And he’s broken news on his Twitter feed, too, like when he tweeted, per a source in the Los Angeles FBI field office, that James Comey learned of his firing by seeing it on TV. (A New York Times reporter tweeted the same tidbit 14 minutes later.)
“Yashar gets a lot of benefit of the doubt from people who wouldn't give reporters the benefit of the doubt, and I think he still handles the information like a journalist,” said one political reporter who knows him. “Normally I object to people playing journalist, but I think he's taken the time. He gets it.”
People close to the 37-year-old describe him as a driven, wealthy Renaissance man who gets obsessed with various topics and finds a way to succeed at them — and they aren’t surprised that his new interest happens to be journalism. Other Democratic officials are dumbfounded by Yashar’s career change, and they wonder how someone could develop sources in the entertainment, media, and intelligence communities seemingly overnight (though Yashar’s reporting largely hasn’t been disputed). His background also hasn’t gone unnoticed by some conservative critics on Twitter, particularly given his reporting on Fox News.
“You have to hand it to him. It's one thing to decide in your thirties or forties that you always wanted to be a doctor,” said one Democratic official. “It’s another thing to go from being a somewhat successful political aide to an extremely prominent Twitter persona with no public acknowledgment of the shift.”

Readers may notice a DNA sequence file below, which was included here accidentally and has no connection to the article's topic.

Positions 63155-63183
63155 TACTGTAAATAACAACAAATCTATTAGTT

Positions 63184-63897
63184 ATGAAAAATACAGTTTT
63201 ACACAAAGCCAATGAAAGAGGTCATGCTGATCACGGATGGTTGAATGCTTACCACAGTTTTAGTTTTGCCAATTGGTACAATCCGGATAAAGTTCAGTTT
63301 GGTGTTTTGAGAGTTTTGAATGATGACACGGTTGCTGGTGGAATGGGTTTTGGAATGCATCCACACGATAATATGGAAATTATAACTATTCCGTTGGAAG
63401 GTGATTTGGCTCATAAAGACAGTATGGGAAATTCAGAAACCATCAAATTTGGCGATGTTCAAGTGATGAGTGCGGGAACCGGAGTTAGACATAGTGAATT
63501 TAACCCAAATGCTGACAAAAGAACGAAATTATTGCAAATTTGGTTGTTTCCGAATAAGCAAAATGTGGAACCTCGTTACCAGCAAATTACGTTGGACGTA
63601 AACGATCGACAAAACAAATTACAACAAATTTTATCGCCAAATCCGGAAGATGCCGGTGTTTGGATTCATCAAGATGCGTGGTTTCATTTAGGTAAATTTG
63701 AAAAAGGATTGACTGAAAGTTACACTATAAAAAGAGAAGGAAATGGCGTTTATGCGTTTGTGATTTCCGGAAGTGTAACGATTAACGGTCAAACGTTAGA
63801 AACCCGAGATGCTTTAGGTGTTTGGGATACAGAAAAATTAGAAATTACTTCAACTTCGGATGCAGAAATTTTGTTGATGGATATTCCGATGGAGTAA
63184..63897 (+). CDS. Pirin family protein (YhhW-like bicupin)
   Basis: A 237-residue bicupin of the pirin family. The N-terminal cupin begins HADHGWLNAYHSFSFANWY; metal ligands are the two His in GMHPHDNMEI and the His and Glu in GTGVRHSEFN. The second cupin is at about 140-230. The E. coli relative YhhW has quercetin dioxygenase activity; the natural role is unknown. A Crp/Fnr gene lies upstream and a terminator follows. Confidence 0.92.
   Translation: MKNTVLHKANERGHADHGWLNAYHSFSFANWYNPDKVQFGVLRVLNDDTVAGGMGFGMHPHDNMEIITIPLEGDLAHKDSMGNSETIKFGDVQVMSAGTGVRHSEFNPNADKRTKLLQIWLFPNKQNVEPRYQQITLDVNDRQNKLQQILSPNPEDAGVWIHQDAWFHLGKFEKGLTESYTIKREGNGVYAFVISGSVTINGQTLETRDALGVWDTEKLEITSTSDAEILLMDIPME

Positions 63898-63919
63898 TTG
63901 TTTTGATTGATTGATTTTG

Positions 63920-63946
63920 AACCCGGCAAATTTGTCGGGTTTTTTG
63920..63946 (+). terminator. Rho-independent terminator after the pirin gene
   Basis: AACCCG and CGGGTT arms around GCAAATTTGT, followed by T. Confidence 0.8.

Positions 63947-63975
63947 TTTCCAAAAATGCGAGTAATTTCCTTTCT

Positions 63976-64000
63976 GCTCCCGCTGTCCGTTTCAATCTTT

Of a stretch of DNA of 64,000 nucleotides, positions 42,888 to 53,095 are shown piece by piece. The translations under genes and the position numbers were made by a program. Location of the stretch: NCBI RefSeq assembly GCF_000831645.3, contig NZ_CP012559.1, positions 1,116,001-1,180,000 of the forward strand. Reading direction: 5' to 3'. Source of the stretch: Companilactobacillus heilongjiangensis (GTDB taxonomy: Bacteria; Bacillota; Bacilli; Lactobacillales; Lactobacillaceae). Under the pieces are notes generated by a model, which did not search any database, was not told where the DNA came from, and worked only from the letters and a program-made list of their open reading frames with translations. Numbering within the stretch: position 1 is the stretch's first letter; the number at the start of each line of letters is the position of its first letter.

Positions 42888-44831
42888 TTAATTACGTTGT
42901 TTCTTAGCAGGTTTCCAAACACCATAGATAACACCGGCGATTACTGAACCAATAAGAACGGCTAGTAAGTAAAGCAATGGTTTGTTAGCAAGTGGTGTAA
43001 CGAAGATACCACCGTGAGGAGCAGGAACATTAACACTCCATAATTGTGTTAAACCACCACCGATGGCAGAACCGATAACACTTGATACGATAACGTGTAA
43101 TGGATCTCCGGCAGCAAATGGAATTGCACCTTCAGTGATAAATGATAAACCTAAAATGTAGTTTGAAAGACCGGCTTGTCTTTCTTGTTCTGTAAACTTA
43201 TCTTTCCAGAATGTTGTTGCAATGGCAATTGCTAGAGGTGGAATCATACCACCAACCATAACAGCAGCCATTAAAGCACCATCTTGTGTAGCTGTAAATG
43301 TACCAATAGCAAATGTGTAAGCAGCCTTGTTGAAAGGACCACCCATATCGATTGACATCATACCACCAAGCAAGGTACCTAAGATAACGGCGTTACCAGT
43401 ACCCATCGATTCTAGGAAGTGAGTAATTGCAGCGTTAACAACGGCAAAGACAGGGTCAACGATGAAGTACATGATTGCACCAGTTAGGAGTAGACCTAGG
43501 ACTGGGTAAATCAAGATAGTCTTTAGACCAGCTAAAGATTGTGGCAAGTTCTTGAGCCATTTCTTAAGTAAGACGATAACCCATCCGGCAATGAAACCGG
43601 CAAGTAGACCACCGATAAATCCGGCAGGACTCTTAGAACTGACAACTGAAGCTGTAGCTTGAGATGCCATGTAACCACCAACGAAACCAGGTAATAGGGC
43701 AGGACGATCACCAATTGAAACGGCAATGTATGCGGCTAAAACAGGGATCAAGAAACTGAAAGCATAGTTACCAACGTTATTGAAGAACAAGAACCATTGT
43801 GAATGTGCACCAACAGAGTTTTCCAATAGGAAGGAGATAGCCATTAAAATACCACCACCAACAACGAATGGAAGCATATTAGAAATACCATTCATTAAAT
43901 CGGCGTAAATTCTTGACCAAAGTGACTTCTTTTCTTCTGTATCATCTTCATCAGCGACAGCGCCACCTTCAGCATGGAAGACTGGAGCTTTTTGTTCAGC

Yashar was happy to talk about his life and career in an interview with BuzzFeed News. He grew up in Oak Park, a Chicago suburb, where he said he was the target of bullying from a young age because of his Iranian heritage — particularly when stories like the Iran Contra scandal and the Salman Rushdie controversy dominated news coverage.
Yashar, who comes from a wealthy and politically connected family who has faced persecution in Iran, attended private high school and traveled internationally often with his parents, but skipped college for the entertainment business. He is credited as a production assistant on Never Been Kissed, the 1999 comedy in which a Chicago newspaper reporter played by Drew Barrymore goes undercover at a high school. After his high school graduation, armed with some entertainment contacts, Yashar moved to Los Angeles and began working in TV development.
Friends got him into California politics — and he quickly became obsessed while working with Steve Westly, a California businessman running for state controller. “Politics had taken over my life. My head was not at work, it was in the political stuff,” Yashar told BuzzFeed News.
In his own telling, Yashar’s career track often oscillates nebulously between informal advising, friendship, and formal employment. It’s in part a function of the fact that he is in a financial position, he says, where he doesn't have to worry about paying rent. Yashar has a way of making this sound not too snobby, but a luxury that has afforded him the ability to take professional risks throughout his twenties and thirties.